A coalition of philanthropic groups and major corporations in the Seattle area is launching a $2 million-plus campaign to help people disproportionately impacted by the coronavirus outbreak’s disruption of the economy.

The new COVID-19 Response Fund will aim to rapidly send grants to organizations with “deep roots” within vulnerable populations, including people who lack access to health insurance or sick leave, residents with limited English proficiency, communities of color, and health care and gig economy workers, according to a summary of the initiative, which will be announced publicly Monday.

“I think what we are facing is a battle on two fronts. One is a public health crisis, and the other is an economic impact crisis,” said Tony Mestres, president and CEO of the Seattle Foundation, which is helping coordinate the effort.

Already, the novel coronavirus outbreak has caused shutdowns of major conventions and other gatherings in the Seattle area, and Gov. Jay Inslee on Sunday warned that he is considering further “mandatory measures” for social distancing to slow the spread of the virus, which had killed 19 people in the state as of Sunday.

It’s not yet known which organizations will receive the money or exactly how the funds will be used, but organizers say it will help community organizations connect with vulnerable workers and residents to help them get through an economic slowdown.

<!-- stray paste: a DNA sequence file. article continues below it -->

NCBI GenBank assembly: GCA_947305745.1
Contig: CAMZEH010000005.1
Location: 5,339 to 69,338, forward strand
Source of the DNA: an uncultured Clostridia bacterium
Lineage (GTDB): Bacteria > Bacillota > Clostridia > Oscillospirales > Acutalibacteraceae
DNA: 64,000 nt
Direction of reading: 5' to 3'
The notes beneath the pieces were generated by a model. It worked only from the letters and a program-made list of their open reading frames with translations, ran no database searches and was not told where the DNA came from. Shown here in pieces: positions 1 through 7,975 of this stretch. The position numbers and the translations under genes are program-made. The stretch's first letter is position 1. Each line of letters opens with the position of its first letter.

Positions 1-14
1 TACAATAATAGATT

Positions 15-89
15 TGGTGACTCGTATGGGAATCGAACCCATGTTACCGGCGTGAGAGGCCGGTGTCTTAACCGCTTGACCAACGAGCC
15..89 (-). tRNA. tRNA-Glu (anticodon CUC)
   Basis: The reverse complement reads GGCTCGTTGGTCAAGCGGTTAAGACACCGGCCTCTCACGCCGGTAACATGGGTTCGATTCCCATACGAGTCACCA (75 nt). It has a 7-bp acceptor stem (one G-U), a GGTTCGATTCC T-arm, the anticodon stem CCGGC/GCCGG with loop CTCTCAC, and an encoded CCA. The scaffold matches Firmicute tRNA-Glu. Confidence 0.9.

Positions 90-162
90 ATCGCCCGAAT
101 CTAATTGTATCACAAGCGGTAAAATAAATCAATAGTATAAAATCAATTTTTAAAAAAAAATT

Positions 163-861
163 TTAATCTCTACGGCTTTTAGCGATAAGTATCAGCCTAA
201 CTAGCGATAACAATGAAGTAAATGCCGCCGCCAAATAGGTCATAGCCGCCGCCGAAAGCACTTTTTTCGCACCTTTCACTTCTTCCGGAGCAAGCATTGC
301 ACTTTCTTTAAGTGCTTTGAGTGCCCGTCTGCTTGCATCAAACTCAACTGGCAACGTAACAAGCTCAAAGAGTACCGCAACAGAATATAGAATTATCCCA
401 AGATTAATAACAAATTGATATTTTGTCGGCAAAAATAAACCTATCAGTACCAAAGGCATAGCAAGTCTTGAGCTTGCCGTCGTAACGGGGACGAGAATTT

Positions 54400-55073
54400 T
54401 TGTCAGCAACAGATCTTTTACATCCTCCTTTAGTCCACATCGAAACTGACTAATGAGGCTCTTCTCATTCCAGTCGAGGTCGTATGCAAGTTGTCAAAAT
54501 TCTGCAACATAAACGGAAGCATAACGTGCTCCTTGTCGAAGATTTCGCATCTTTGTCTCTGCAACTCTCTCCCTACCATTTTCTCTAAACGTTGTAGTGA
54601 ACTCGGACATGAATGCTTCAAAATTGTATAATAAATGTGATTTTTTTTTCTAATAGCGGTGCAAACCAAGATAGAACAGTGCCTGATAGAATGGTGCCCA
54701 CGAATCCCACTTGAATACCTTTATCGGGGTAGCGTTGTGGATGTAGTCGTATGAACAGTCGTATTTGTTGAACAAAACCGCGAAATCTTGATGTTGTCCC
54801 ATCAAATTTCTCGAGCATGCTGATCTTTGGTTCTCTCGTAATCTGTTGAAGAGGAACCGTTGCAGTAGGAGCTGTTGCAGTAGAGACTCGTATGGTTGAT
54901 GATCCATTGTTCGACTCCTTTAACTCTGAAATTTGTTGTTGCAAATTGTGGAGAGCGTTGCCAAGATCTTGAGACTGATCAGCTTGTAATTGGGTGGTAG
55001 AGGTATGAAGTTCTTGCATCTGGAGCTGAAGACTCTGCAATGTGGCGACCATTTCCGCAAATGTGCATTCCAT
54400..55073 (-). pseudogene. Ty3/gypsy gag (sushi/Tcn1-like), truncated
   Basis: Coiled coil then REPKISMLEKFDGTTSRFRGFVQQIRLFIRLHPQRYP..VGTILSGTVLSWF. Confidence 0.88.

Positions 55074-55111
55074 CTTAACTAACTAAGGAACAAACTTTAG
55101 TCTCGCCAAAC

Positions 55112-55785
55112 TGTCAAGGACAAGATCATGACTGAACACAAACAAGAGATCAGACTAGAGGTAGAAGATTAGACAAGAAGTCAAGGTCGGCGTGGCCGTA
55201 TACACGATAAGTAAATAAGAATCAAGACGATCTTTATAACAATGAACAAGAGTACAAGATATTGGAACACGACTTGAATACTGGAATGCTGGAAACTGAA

Mestres said the goal is to complement the public health response with a campaign to help “so much of our community that is already on the precipice of economic stability.”

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As a start, more than $2 million has been committed to the fund, which will provide grants on a rolling basis. The initial donors include Microsoft and Amazon, which are each kicking in $1 million, and the Starbucks Foundation, which is in for $250,000, according to Michele Frix, chief strategy officer for the Seattle Foundation. Alaska Airlines also has made “a generous commitment,” Frix said in an email. The city of Seattle and King County also are partners in the effort.

Mestres said he expects the COVID-19 Response Fund to grow with further support from businesses and other organizations in the coming weeks. “We also know the fund is going to adapt and be agile as we learn more,” he said.

In order to move quickly, there will be no grant application process for the COVID-19 fund. Instead, the Seattle Foundation and United Way will work with King County’s Pandemic Community Advisory Group to direct the money.

The Seattle Foundation is setting up a donation page to accept contributions of any size at www.seattlefoundation.org/covid19.

The grant initiative follows other efforts by the business and nonprofit sector to augment the government’s coronavirus response. The Bill and Melinda Gates Foundation announced a $5 million commitment to coronavirus response in the Seattle area, focused on expanded testing and analysis.

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(Anika Varty / The Seattle Times)